How the equitable food initiative steps up to the plate for growers

30-04-2021    12:34   |    Greenhouse Grower

As Kentucky Fresh Harvest (KFH) prepares for full-scale production of greenhouse-grown tomatoes, the company is focused not just on the quality of its crop, but also on the quality of its team. One of the ways it prioritizes sustainability at the employee level is its involvement in the Equitable Food Initiative.

In part two of our series on the growth of KFH (check out part one here), we talked with LeAnne R. Ruzzamenti, Director of Marketing Communications for the Equitable Food Initiative (EFI). Ruzzamenti works closely with EFI partners to coordinate marketing efforts and bring greater awareness of EFI’s impact to the produce industry and consumers.

Q: Can you give a brief overview of the Equitable Food Initiative?

LeAnne R. Ruzzamenti: The Equitable Food Initiative was formed as a multi-stakeholder organization to bring the various sectors of the produce supply chain together to create greater assurance to retailers and consumers around food safety and on-farm working conditions. The idea was to build soft skills among an already highly skilled workforce of farm workers so that they could help solve problems in their day-to-day work. It’s a model that helps workers become everyday auditors, identifying and mitigating any issues that arise on a regular basis.

Participating companies set up EFI leadership teams that are cross-functional and represent the company’s workforce, so if there are H-2A workers or a specific percentage of women to men, the team is representative of that.

The EFI does not tell you how to run your greenhouse; it’s more about communication and problem solving skills, conflict resolution, and building a trusting workplace where workers know, if they have an issue, it can be addressed without fear of retaliation.

Q: It sounds like there’s a lot of communication that takes place. In this year of COVID, how did that change?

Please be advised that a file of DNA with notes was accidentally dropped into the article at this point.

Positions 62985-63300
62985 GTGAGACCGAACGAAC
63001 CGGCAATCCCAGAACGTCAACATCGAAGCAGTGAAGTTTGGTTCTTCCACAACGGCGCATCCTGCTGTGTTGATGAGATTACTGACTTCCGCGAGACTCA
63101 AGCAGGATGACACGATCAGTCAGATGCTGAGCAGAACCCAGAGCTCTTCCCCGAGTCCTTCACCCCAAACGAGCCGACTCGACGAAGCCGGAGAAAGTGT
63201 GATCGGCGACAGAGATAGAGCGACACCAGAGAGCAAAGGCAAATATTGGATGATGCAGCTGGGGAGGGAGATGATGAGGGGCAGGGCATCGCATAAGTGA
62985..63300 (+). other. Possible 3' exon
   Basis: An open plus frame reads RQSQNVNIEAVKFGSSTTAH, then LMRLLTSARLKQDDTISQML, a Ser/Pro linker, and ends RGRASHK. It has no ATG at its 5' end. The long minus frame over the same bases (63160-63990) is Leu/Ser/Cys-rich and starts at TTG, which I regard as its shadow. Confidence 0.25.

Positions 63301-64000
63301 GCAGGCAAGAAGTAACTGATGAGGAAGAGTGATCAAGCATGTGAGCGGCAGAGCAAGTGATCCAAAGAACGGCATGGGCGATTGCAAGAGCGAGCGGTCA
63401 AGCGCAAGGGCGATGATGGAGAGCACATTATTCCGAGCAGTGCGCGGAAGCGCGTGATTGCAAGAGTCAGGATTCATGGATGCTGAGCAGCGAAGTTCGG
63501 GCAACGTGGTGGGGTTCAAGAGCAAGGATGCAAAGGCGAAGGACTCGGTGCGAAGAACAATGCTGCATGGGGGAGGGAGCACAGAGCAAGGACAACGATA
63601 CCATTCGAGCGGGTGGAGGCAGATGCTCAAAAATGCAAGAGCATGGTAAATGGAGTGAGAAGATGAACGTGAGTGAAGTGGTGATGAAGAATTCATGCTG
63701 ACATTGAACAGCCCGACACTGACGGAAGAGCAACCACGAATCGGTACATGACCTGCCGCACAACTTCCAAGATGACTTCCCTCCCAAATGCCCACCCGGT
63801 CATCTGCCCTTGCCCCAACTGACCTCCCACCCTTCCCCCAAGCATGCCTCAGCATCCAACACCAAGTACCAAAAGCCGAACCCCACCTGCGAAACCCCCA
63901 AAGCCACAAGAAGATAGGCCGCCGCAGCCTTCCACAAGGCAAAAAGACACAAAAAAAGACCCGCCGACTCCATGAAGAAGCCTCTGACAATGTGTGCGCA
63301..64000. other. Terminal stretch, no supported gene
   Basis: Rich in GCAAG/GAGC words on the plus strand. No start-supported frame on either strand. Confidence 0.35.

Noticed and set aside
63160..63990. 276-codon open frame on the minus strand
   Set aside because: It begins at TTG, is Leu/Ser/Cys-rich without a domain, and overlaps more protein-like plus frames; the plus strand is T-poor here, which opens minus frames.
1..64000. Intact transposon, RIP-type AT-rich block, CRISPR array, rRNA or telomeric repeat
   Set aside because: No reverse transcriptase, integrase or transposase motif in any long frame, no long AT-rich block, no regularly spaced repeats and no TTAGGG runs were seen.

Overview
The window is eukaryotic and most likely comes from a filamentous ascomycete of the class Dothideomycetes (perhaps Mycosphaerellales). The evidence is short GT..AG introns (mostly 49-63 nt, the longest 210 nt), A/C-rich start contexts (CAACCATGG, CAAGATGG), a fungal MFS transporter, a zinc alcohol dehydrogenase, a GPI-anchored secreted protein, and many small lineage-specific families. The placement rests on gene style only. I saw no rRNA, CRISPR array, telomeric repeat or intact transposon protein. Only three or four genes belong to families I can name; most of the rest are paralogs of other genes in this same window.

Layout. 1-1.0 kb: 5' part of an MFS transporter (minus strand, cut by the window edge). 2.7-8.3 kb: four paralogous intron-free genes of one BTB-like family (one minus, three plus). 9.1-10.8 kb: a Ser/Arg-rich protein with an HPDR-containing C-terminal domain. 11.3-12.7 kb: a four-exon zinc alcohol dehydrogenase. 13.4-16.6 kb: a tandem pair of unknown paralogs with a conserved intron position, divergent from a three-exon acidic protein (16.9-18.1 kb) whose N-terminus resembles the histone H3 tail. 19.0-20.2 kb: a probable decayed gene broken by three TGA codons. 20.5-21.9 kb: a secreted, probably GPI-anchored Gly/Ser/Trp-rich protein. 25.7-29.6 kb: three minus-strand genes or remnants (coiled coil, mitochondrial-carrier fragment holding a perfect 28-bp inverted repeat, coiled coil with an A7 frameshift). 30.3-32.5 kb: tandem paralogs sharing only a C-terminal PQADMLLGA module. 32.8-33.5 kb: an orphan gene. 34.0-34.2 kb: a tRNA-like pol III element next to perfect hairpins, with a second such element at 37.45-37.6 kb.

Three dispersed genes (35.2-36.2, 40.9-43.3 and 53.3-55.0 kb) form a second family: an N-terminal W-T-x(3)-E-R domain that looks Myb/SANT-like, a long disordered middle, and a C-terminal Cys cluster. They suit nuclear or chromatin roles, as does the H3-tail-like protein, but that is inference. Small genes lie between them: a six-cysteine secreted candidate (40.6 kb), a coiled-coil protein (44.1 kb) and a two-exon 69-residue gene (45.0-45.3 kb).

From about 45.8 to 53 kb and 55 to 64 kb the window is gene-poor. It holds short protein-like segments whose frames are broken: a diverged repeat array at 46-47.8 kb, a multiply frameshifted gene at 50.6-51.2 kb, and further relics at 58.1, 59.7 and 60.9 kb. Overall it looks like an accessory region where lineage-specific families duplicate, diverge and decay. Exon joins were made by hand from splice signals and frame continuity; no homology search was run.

LeAnne: As the pandemic unfolded, EFI-certified growers shared that the communication networks already in place for certification really helped as they made sweeping changes in crew sizes, staggering shifts, enacting social distancing and handling breaks, transportation, etc.

Q: What are the benefits for growers to becoming a part of EFI?

LeAnne: This question goes to the heart of what EFI is, in that it’s way more than a certification program where you check a lot of boxes and then suddenly you’re certified. I call the EFI leadership team “the secret sauce” of the program because it not only helps growers reach certification, but solve long-standing problems, and create safer and healthier workplaces, which helps to recruit and retain workers.

On the grower side, we know some may have audit fatigue because every retailer seems to have different requirements. That’s why we’ve aligned with Global Food Safety Initiative (GFSI) requirements to bring everything under one standard. EFI also aligns with the Produce Marketing Association-United Fresh Ethical Charter on Responsible Labor practices.

Q: If a grower wants to get involved in EFI, what’s the first step they have to take?

LeAnne: Most growers will do a cost/benefit analysis for any program they are considering joining. On our end, we try to talk openly about some of the issues we can address, and then explain how we can customize what the training looks like based on the operation. Some companies have multiple greenhouses and a corporate office where they already have different kinds of management training, so we build on that.